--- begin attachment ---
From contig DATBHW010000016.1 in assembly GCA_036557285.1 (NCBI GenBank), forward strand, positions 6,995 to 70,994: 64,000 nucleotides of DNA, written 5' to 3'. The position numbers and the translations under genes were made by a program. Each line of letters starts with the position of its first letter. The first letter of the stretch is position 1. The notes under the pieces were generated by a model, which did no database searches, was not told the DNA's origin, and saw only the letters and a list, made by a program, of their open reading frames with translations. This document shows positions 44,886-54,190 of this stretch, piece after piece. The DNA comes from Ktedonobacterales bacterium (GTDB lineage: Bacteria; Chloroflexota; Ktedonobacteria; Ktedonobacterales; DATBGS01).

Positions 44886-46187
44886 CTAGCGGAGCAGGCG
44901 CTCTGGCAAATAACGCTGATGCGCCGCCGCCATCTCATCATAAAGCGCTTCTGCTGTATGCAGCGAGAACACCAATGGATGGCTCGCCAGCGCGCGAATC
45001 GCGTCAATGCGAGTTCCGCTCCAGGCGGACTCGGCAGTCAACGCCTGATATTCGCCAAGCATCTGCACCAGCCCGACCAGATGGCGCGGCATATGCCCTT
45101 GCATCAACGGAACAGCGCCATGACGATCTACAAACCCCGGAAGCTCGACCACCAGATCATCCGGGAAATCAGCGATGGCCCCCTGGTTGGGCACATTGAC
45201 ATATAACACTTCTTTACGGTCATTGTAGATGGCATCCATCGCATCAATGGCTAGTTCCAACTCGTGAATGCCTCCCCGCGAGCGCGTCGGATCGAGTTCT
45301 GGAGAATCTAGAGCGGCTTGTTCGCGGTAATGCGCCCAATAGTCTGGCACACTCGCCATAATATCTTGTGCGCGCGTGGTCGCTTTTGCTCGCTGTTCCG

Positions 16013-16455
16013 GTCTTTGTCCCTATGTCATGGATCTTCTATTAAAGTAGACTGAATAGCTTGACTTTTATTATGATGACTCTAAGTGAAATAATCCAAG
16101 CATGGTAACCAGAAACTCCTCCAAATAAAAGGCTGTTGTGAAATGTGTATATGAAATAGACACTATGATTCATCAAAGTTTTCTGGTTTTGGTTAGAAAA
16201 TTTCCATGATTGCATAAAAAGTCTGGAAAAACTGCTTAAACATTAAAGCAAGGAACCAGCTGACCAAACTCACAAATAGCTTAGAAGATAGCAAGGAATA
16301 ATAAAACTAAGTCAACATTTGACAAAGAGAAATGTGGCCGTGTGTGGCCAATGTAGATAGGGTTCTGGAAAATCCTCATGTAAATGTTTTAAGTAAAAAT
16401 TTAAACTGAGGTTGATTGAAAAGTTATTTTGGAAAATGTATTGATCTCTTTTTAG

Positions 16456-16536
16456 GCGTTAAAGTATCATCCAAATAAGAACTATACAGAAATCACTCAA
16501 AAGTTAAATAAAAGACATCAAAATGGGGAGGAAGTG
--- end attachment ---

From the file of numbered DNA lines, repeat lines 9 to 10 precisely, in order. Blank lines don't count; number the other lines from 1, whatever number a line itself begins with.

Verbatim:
Positions 16013-16455
16013 GTCTTTGTCCCTATGTCATGGATCTTCTATTAAAGTAGACTGAATAGCTTGACTTTTATTATGATGACTCTAAGTGAAATAATCCAAG